This weeks question of the week come from these two questions:
One of them asked by Graham Clark, and the other is a self post by myself. This prompted me to do a more formal review of Microsoft’s Hyper-V for Windows 8.
What is Hyper-V for Windows 8?
Hyper-V for Windows 8 is really called Client Hyper-V. It’s similar in many aspects to the Microsoft Server’s Hyper-V (2008 and the upcoming 2012). What’s different about Client Hyper-V is that it was customized to fit the portable environments, such as laptops, that developer’s find themselves in. What does Hyper-V do?
In brief, Hyper-V lets you run more than one 32-bit or 64-bit x86 operating system at the same time on the same computer. Instead of working directly with the computer’s hardware, the operating systems run inside of a virtual machine (VM).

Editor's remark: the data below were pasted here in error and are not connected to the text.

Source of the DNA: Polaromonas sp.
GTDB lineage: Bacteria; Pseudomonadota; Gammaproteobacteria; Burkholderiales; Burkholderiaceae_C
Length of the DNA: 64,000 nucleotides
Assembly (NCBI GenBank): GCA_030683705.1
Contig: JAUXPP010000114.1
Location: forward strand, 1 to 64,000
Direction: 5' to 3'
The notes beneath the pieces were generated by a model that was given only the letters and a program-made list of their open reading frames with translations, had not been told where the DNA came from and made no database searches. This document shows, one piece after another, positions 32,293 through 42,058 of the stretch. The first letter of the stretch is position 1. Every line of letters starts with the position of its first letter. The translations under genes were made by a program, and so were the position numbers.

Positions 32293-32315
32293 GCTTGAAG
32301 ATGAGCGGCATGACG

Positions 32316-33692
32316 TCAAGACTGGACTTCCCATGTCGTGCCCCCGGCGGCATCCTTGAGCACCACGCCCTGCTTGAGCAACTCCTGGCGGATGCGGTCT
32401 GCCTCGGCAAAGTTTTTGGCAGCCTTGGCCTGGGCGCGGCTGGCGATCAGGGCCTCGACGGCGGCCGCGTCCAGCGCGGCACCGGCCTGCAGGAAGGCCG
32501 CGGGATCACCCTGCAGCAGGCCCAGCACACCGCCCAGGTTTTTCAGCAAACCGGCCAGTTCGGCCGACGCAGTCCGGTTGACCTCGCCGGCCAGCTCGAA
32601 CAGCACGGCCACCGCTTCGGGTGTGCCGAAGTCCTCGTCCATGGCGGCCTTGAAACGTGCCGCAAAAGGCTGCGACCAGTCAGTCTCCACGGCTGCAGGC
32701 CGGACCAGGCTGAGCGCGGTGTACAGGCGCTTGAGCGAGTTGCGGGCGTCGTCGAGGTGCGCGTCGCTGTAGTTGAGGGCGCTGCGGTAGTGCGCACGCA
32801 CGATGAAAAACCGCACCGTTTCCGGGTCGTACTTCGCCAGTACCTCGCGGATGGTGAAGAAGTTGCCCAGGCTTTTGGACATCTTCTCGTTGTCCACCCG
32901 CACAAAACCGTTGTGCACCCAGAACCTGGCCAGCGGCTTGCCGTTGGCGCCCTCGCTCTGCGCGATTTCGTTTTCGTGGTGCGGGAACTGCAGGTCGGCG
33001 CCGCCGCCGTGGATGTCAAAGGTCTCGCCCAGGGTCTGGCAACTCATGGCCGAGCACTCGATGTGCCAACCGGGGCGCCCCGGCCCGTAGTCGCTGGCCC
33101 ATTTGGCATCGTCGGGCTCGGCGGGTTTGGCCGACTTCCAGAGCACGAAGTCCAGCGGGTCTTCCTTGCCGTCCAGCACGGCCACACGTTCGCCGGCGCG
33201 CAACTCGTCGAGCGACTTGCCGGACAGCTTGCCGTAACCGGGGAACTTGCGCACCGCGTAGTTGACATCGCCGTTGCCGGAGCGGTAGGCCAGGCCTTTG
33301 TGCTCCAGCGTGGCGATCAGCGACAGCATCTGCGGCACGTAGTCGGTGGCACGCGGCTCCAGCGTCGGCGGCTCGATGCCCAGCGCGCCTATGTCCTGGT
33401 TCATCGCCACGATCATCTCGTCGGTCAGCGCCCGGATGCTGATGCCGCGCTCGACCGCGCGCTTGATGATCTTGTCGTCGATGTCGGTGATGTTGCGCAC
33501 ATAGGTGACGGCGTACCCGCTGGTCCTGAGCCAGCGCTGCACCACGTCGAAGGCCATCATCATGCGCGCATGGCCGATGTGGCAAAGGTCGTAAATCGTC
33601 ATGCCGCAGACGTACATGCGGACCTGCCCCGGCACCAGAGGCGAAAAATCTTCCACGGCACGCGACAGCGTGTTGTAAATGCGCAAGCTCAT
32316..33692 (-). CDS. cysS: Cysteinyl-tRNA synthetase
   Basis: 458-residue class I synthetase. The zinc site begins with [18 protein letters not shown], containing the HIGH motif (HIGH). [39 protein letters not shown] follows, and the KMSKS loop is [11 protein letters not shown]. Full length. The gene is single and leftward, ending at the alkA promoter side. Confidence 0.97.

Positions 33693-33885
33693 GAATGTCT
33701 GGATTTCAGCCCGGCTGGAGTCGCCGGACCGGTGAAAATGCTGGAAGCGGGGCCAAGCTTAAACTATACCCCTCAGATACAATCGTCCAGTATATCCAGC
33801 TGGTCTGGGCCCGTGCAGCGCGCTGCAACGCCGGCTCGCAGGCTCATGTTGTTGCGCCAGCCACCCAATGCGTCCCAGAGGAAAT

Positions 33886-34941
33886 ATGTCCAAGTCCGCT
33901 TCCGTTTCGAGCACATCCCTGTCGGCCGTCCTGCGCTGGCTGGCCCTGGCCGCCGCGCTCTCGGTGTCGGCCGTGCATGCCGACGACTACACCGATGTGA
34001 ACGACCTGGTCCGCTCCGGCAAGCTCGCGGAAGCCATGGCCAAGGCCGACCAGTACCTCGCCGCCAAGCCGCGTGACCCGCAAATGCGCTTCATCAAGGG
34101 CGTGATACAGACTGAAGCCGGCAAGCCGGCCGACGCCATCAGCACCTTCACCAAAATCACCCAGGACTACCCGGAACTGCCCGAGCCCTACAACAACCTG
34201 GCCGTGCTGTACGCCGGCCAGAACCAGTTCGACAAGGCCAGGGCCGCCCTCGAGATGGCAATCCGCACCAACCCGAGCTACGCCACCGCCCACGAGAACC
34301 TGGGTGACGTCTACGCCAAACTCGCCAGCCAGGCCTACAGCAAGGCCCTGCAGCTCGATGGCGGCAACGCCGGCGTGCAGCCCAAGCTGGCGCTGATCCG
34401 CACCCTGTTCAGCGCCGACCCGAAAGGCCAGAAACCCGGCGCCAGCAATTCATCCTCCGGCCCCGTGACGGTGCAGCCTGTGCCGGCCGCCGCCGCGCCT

It’s time for our Question of the Week. This time, Jacob Hayden asked:
While this sounds like a very subjective question, it gained quite some attention. Our long-term user William Hilsum added a great answer, explaining what virtualization even is, and how it became so useful these days.
I have often had to answer questions on setting up advanced networking with VirtualBox. The most common ones are along the lines of:
and others of a similar ilk.
Well, let’s delve into the mysteries of VirtualBox’s networking (and networking in general) to unravel the secrets behind setting it all up right.
VirtualBox has 4 basic types of network available: